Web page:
Published : 2013-12-13 20:00
Updated : 2013-12-13 20:00
Among the 12 most-leveraged government-owned companies are Korea Land & Housing Corp., Korea Electric Power Corp. and Korea Water Resources Corp., none of which can be held solely accountable for the huge amounts of debt they have taken on over the past five years. On the contrary, it is the previous administration that dumped the new debt obligations onto the corporations.
Korea Land & Housing Corp.’s debt increased by as much as 71 trillion won ($67 billion) during the 2008-12 period. Much of the new borrowing was used to finance the subsidized housing projects the Lee Myung-bak administration launched to endear itself to the electorate.
Korea Electric Power Corp., whose debt increased by 56 trillion won during the same period, sustained a loss of 19 trillion won just from supplying electricity. It did so because the Lee administration did not allow the utilities company to raise the electricity rates enough to cover its costs. The administration continued to push down the rates because it did not want to offend consumers.
An even more shameful political motive was behind the case of Korea Water Resources Corp., which incurred an extra 7 trillion won in debt. President Lee, who committed himself to balancing the national budget by 2013, still wanted to launch his big-ticket project to reclaim the four major rivers of the nation. One way out of the predicament was to force the corporation to shoulder part of the huge cost.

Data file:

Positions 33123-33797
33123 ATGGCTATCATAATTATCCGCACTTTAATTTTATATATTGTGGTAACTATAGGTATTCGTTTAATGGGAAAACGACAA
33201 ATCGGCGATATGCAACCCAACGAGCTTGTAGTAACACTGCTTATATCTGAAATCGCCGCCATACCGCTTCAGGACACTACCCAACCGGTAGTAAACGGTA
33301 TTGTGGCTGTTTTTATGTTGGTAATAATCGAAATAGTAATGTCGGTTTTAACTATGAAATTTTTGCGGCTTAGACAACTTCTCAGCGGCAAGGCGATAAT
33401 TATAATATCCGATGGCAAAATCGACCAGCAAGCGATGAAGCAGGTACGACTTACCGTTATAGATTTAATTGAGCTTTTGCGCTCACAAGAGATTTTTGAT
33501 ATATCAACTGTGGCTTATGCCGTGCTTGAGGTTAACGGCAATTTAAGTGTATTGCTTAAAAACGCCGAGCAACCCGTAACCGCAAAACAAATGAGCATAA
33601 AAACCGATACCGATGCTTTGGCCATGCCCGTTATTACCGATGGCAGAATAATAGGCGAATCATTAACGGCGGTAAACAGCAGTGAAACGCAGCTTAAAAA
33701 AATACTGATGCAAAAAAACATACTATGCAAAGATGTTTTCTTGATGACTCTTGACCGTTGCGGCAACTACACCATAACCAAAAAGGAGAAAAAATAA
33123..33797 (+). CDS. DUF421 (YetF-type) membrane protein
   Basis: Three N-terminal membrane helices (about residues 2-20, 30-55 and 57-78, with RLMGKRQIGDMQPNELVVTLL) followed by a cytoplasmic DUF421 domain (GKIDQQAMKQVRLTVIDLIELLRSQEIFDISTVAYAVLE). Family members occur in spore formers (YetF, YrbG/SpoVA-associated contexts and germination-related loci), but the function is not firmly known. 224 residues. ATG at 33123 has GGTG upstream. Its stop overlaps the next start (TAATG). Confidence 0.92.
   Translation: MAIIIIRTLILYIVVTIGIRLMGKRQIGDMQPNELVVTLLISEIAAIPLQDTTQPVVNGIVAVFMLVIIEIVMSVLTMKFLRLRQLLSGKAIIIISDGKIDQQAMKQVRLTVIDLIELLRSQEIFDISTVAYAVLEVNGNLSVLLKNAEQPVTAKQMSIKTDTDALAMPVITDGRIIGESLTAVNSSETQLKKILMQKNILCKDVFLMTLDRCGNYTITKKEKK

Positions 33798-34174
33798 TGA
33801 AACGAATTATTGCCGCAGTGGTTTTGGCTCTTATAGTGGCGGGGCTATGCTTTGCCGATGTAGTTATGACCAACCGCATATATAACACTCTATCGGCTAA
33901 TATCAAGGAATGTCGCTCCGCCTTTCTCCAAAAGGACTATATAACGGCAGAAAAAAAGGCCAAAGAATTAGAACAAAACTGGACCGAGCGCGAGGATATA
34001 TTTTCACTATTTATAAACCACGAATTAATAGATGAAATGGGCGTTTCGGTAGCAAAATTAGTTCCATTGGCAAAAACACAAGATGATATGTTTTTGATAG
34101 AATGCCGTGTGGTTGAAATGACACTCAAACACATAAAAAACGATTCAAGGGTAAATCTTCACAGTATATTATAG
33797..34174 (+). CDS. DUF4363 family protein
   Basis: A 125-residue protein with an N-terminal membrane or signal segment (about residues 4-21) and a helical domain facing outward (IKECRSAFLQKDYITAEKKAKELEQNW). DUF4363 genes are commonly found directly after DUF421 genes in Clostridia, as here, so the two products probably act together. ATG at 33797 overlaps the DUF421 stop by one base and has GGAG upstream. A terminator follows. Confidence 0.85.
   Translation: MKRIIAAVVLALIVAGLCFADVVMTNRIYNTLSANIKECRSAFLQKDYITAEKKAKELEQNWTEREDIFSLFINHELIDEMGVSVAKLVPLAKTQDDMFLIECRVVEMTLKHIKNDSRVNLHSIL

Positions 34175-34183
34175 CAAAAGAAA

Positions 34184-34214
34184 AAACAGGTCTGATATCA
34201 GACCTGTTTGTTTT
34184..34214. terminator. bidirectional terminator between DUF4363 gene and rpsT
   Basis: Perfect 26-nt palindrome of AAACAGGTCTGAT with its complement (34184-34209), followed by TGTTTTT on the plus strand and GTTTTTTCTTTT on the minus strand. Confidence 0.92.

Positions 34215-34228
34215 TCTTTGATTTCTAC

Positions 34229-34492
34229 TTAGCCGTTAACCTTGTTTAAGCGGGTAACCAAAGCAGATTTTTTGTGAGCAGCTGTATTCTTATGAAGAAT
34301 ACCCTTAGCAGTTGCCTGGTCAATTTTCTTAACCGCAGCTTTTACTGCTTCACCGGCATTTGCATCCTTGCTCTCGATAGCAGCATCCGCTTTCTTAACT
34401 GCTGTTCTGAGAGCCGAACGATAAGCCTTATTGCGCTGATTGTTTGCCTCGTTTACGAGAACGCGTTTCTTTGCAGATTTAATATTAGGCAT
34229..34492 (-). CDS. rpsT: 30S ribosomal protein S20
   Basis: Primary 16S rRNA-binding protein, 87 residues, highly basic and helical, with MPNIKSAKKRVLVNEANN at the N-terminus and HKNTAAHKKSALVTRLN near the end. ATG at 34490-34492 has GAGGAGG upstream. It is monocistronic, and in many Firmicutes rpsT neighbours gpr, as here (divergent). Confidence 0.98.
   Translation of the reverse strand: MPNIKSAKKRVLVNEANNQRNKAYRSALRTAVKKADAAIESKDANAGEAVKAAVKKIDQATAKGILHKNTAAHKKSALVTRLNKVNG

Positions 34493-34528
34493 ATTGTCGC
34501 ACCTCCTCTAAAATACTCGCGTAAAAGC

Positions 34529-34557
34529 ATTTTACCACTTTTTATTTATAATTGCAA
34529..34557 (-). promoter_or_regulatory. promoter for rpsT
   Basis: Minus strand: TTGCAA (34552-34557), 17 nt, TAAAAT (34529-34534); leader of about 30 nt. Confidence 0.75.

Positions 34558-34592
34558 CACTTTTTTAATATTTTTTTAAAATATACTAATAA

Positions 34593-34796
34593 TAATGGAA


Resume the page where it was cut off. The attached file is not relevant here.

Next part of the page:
Now corporations under the control of the central government and local governments owe a total of 566 trillion won. Their combined debt is larger than the national debt, which amounts to 443 trillion won.
True, corporate mismanagement is one of the culprits. But no less responsible for the dizzying level of debt has been the administration’s populist policies and fiscal irresponsibility.
But Hyun Oh-seok, deputy prime minister for economic affairs, ignored this point when he told the government-owned corporations to shape up. He said it was not the appropriate time to fight over who should be held accountable for the huge increases in debt.
Instead, he threatened to fire chief executive officers if they fail to reduce debt to the preset levels. He told them to scale down the projects underway, sell assets, reduce perks and take other necessary measures as debt reduction efforts.
But the question is whether or not the incumbent administration is prepared to take politically risky or unpopular actions, such as giving permission to raise the electricity rates, the expressway toll charges and the prices of coal briquettes. Another problem lies with the qualifications of those selected or being tapped for the top posts of government-owned corporations.
It is not unusual for people with little experience in business management to be selected as the chief executive officers of government-owned corporations, simply because they are close to the president or other politically powerful figures. The incumbent administration is little different from its predecessors when it comes to filling vacancies in top management.
Of course, this is not to say that the incumbent administration can afford to stand by idly when the debt of government-owned corporations is snowballing. What it needs to do before anything else is to clear the way for the top managers to take action to reduce debt on their own and hold themselves responsible for the consequences. Otherwise, few will toe the line.